Looking Under Germany’s “Green” Hood
Germany has tripled its renewable power production over the past decade. But how green is its energiewende, really?
There’s no denying that the energiewende — Germany’s much ballyhooed and supposedly green energy transition—has accomplished a great deal in recent years, but whether the country (and the environment) is better off for it requires a closer examination. Let’s start with the good news and focus on the extraordinary growth of renewable energy in Germany over the past decade.
According to data compiled in a recent briefing by the U.S. Energy Information Administration (EIA), “[e]lectricity generated from renewable sources has tripled in Germany over the past 10 years.” Most of that added capacity has come from new wind and solar farms (a direct result of energiewende policies) and Berlin hopes to rely on renewables for more than four-fifths of its power by 2050—a remarkably ambitious goal.
But as much of a reach as that mid-century target appears to be, what Germany has already accomplished is nothing short of striking. Most of the time when we hear about the growth of renewables, the numbers only look impressive when you discuss them in terms of growth, and tend to pale in significance when you place them in the wider context of an energy mix.
For example, there have been plenty of headlines recently about the stellar year renewables had here in the United States in 2015, with wind and solar respectively accounting for 41 and 26 percent of new electricity generation capacity. But looking under the hood, we find that after all of that growth, renewable energy sources still account for just 7 percent of our nation’s overall power generation (wind is at 4.7 percent while solar produces a measly 0.6 percent), a pittance next to real green workhorses like nuclear power (20 percent) or natural gas (33 percent).
However in Germany, renewables contributed to a whopping 31 percent of electricity generation in 2015, and on particularly windy or sunny days that number spiked much higher. Environmentalists around the world are jumping up and down, pointing at this progress as evidence that renewables’ day has finally come. Still, most other countries aren’t exactly chomping at the bit to replicate energiewende strategies. Why is that?
The growth of renewables didn’t occur because of market forces—wind and solar aren’t out-competing fossil fuels on price. Rather, Berlin had to subsidize their growth through the use of feed-in tariffs, which essentially guaranteed wind and solar producers privileged grid access and long-term, above-market rates for their power. The costs of these feed-in tariffs have been passed along to German consumers in the form of a green surcharge on their electricity bills.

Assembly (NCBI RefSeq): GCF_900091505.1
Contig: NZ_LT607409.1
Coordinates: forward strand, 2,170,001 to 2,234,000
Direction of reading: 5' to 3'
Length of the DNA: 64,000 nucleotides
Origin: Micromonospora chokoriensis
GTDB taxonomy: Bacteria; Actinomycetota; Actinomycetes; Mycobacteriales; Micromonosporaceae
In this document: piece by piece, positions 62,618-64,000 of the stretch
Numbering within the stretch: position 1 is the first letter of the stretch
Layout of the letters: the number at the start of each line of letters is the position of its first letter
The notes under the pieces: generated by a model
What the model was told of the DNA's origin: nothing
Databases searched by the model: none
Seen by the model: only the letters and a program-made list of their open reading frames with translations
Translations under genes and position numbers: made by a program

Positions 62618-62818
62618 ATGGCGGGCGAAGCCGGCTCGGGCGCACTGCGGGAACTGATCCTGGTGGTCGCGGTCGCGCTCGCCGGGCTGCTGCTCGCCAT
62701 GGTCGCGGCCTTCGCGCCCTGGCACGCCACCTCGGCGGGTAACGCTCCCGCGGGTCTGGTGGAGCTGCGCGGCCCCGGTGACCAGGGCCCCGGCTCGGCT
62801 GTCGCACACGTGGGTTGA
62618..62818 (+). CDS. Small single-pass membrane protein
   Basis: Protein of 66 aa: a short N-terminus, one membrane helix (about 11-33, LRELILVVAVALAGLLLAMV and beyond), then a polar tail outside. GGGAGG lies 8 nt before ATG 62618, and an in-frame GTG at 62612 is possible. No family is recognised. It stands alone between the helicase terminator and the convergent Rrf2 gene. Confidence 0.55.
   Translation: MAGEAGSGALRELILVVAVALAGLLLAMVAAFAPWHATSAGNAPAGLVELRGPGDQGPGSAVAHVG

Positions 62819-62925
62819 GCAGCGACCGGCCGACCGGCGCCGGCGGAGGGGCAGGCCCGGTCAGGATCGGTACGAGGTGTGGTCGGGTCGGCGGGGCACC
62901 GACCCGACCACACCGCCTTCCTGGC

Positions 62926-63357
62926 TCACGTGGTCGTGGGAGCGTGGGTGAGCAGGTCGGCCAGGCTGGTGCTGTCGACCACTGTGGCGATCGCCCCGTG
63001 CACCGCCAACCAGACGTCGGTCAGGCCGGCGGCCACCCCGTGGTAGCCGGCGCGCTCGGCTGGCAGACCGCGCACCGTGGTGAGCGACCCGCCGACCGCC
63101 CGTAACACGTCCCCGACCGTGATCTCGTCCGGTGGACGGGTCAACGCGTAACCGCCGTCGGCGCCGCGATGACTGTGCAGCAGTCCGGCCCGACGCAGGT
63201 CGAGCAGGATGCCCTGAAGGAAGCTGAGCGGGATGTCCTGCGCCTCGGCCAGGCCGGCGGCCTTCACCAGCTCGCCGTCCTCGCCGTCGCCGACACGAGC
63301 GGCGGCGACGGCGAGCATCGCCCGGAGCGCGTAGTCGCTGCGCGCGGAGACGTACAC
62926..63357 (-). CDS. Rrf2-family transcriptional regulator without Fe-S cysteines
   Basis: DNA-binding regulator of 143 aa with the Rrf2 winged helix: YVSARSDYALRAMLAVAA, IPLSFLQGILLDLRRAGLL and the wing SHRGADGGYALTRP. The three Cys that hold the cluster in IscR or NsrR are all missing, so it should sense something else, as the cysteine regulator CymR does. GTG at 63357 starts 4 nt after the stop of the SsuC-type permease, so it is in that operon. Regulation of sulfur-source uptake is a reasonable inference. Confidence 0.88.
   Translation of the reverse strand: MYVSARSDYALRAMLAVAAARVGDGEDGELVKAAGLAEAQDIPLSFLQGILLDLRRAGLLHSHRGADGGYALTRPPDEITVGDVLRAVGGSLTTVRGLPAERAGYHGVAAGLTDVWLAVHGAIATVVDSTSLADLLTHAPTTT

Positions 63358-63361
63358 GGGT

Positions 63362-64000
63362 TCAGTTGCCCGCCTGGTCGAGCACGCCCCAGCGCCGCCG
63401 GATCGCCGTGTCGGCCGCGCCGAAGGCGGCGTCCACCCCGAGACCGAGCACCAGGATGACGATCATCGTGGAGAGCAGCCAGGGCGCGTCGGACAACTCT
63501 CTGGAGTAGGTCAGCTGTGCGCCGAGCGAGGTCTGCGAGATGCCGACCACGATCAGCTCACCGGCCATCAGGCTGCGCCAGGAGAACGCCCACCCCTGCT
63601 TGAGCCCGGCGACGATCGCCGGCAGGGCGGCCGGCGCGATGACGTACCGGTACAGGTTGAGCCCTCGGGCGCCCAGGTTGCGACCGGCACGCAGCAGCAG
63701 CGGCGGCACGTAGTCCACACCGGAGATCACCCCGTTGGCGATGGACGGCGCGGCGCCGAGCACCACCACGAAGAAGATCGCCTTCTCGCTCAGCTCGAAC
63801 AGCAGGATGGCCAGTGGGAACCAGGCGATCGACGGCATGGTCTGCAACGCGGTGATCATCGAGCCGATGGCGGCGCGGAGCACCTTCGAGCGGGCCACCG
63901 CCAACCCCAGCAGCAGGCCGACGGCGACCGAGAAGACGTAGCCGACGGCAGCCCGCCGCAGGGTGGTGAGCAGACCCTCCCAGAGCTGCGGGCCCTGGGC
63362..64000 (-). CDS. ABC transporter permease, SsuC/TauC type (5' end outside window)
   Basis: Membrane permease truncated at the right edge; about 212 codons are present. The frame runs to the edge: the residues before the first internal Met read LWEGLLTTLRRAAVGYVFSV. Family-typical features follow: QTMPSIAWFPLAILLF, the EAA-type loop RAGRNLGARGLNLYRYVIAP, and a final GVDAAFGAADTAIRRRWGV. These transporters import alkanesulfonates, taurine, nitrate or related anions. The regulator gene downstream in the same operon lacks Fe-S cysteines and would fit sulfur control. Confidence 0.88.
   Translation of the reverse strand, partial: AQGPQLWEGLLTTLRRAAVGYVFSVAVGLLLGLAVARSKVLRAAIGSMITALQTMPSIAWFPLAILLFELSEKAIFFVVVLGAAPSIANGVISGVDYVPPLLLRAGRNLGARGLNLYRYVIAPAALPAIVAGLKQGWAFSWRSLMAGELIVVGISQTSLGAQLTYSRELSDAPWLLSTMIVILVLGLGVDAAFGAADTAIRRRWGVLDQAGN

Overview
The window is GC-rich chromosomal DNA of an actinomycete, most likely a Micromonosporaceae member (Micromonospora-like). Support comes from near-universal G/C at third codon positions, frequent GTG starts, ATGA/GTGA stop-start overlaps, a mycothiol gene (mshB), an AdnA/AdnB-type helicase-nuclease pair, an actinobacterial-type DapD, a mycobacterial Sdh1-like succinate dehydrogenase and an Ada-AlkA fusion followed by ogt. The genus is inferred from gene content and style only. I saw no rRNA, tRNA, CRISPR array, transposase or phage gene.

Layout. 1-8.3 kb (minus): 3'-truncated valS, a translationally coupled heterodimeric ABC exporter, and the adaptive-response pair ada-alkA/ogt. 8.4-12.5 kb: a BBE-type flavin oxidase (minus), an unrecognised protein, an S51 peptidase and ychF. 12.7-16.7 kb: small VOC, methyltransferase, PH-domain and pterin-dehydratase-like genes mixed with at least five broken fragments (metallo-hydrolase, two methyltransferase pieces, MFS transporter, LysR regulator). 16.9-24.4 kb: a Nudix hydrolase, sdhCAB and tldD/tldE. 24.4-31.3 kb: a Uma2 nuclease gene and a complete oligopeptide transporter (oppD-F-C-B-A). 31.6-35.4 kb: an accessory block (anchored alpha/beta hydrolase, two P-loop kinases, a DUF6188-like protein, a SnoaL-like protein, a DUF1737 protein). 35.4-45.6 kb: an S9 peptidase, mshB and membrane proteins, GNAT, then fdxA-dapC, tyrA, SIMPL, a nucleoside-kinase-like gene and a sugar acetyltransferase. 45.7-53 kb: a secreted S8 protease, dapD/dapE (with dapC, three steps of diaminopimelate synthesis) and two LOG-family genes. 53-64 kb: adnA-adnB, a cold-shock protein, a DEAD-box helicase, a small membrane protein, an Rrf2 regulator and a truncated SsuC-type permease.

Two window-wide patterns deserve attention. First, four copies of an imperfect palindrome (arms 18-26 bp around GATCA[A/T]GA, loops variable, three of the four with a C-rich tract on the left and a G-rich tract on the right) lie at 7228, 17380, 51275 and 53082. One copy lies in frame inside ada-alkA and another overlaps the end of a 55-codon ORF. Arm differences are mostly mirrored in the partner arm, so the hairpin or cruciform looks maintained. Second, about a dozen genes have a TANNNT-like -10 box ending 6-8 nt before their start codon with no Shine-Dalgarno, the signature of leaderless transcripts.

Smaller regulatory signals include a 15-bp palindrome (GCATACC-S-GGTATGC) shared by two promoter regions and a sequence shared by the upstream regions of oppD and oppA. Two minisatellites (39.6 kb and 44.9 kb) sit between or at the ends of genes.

You don’t have to be a beltway insider to see how politically poisonous a policy predicated on higher power bills might be to leaders looking at their own energy mixes elsewhere in the world. At a time when oil and gas markets are fairly flooded with supplies and prices are correspondingly low, it’s an even harder sell for policymakers: “never mind that cheap (and relatively clean burning) natural gas. Here, have some expensive wind power.”
These aren’t nominal price hikes, either. Feed-in tariffs double the average German household’s power bill, and according to the EIA, they’re spiraling up:
[O]ne surcharge for renewable electricity increased from 8.8% of the residential electricity price in 2010 to 17% in 2013…In 2014, the average sales-weighted retail price for residential consumption in Germany was about 35 cents/kWh, while the average residential retail price in the United States was about 13 cents/kWh. Along with Denmark, Germany has among the highest residential electricity prices in Europe.
Cheap energy is foundational for economic growth, and expensive electricity can be seen as a regressive tax on poorer households. Upper class homes might not notice their power bill doubling as a result of green surcharges because it makes up a much smaller slice of their monthly budget, but for working class families the cumulative effect of paying off that eco-premium can be devastating.
And that’s just the beginning of the energiewende‘s problems. Wind and solar power are by their very nature intermittent energy sources, meaning they can only supply the grid when the wind is blowing or the sun is shining. That’s a big problem for grid operators, because above all else, society needs its electricity supply to be dependable.